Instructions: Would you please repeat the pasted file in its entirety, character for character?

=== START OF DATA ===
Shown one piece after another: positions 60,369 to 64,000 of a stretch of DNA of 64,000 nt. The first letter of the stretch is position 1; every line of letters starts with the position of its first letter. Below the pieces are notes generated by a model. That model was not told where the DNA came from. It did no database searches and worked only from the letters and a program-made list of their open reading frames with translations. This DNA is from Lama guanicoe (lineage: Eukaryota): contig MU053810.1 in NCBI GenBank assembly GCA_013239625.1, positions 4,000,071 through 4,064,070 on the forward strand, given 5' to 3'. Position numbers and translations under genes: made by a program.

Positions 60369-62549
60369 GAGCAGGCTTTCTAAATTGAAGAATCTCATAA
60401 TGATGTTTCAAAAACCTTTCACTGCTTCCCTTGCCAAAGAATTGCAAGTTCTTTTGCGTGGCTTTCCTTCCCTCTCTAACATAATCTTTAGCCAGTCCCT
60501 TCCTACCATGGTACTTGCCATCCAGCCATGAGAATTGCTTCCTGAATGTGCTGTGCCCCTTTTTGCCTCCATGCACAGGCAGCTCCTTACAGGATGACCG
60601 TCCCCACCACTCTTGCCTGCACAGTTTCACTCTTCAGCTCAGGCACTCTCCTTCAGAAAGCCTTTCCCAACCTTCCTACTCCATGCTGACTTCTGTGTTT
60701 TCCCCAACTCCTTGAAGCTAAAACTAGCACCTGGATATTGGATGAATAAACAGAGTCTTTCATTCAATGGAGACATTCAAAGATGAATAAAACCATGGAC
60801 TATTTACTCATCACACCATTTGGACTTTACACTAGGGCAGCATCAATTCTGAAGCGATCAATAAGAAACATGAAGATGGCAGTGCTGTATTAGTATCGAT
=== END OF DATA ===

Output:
Shown one piece after another: positions 60,369 to 64,000 of a stretch of DNA of 64,000 nt. The first letter of the stretch is position 1; every line of letters starts with the position of its first letter. Below the pieces are notes generated by a model. That model was not told where the DNA came from. It did no database searches and worked only from the letters and a program-made list of their open reading frames with translations. This DNA is from Lama guanicoe (lineage: Eukaryota): contig MU053810.1 in NCBI GenBank assembly GCA_013239625.1, positions 4,000,071 through 4,064,070 on the forward strand, given 5' to 3'. Position numbers and translations under genes: made by a program.

Positions 60369-62549
60369 GAGCAGGCTTTCTAAATTGAAGAATCTCATAA
60401 TGATGTTTCAAAAACCTTTCACTGCTTCCCTTGCCAAAGAATTGCAAGTTCTTTTGCGTGGCTTTCCTTCCCTCTCTAACATAATCTTTAGCCAGTCCCT
60501 TCCTACCATGGTACTTGCCATCCAGCCATGAGAATTGCTTCCTGAATGTGCTGTGCCCCTTTTTGCCTCCATGCACAGGCAGCTCCTTACAGGATGACCG
60601 TCCCCACCACTCTTGCCTGCACAGTTTCACTCTTCAGCTCAGGCACTCTCCTTCAGAAAGCCTTTCCCAACCTTCCTACTCCATGCTGACTTCTGTGTTT
60701 TCCCCAACTCCTTGAAGCTAAAACTAGCACCTGGATATTGGATGAATAAACAGAGTCTTTCATTCAATGGAGACATTCAAAGATGAATAAAACCATGGAC
60801 TATTTACTCATCACACCATTTGGACTTTACACTAGGGCAGCATCAATTCTGAAGCGATCAATAAGAAACATGAAGATGGCAGTGCTGTATTAGTATCGAT